The real difficulty is the arcane language in which this book is written. For Betteridge, who is a professor of theatre, people do not just read, but have “reading strategies”, while apparently both Chaucer and More were interested in “the politics of reading”. Well, I am lost already, but then follows: “In Richard III texts circulate and are written, rewritten and unwritten in front of the reader. More forces readers to confront their desire for simple pleasures, for history that is black and white, by producing simultaneously a parodic moralistic history and one in which the moral is at best unclear, if not completely obscure.”

Obscure is certainly the adjective I would use to describe much of this book, the irony being that to be obscure was the last thing that More, with his “merry tales”, wished to be. It is a great pity. If one could only sit Betteridge down and ask him what he means by this or that sentence, one might learn a good deal, but alas, the reader is not able to do that.

Writing Faith and Telling Tales: Literature, Politics, and Religion in the Work of Thomas More

By Thomas Betteridge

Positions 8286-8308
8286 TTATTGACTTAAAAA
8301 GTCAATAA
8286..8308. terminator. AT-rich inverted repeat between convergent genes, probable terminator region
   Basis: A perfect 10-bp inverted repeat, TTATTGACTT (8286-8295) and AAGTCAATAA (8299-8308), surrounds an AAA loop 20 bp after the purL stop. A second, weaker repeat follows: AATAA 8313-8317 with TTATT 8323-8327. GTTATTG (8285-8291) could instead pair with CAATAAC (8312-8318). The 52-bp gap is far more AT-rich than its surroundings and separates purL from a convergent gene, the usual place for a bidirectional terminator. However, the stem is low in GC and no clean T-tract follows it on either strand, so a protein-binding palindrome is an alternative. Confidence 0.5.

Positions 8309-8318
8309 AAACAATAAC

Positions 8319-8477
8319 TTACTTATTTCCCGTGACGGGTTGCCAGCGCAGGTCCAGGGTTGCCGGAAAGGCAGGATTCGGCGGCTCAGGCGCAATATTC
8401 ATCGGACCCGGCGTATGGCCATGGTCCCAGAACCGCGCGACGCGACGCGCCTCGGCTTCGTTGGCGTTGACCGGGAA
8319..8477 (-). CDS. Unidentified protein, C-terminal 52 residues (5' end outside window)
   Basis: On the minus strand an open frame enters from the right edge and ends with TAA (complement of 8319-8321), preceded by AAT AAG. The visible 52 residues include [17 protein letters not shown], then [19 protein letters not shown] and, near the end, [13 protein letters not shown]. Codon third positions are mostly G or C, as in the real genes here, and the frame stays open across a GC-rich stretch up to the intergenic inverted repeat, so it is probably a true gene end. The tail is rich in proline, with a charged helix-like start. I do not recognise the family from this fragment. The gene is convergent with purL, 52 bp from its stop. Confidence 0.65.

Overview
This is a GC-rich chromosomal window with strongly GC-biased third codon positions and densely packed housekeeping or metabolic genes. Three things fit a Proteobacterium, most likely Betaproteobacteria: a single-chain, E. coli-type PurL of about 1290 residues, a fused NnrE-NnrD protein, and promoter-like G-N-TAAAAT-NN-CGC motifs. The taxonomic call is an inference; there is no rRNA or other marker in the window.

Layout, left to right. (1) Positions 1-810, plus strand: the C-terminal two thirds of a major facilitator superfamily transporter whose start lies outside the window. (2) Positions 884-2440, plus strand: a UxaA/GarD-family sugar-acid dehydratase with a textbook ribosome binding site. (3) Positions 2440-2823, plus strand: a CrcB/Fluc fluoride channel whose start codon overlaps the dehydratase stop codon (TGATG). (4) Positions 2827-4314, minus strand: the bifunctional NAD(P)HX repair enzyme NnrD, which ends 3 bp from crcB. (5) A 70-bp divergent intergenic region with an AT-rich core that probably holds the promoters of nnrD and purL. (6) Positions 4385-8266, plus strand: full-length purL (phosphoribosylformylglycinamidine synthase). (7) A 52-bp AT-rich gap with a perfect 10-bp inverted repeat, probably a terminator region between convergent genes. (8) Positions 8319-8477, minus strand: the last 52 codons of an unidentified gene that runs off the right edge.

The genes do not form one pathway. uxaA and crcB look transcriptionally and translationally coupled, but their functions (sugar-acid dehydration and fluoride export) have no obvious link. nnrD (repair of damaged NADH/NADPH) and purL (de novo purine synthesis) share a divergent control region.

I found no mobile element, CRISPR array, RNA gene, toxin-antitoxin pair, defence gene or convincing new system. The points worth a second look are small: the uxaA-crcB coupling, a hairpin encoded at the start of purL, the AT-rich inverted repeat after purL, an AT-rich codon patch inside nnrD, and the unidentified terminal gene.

University of Notre Dame Press, 2pp, £29.95
ISBN 9780268022396 and 075941 (e-book)
Published 29 November 2013

Times Higher Education free 30-day trial

You've reached your article limit

Register to continue

Registration is free and only takes a moment. Once registered you can read a total of 3 articles each month, plus:

  • Sign up for the editor's highlights
  • Receive World University Rankings news first
  • Get job alerts, shortlist jobs and save job searches
  • Participate in reader discussions and post comments
Register

Have your say

Log in or register to post comments

Featured Jobs

Post-doctoral Research Associate in Chemistry

University Of Western Australia

PACE Data Support Officer

Macquarie University - Sydney Australia

Associate Lecturer in Nursing

Central Queensland University
See all jobs

Most Commented

women leapfrog. Vintage

Robert MacIntosh and Kevin O’Gorman offer advice on climbing the career ladder

Woman pulling blind down over an eye
Liz Morrish reflects on why she chose to tackle the failings of the neoliberal academy from the outside
White cliffs of Dover

From Australia to Singapore, David Matthews and John Elmes weigh the pros and cons of likely destinations

Mitch Blunt illustration (23 March 2017)

Without more conservative perspectives in the academy, lawmakers will increasingly ignore and potentially defund social science, says Musa al-Gharbi

Michael Parkin illustration (9 March 2017)

Cramming study into the shortest possible time will impoverish the student experience and drive an even greater wedge between research-enabled permanent staff and the growing underclass of flexible teaching staff, says Tom Cutterham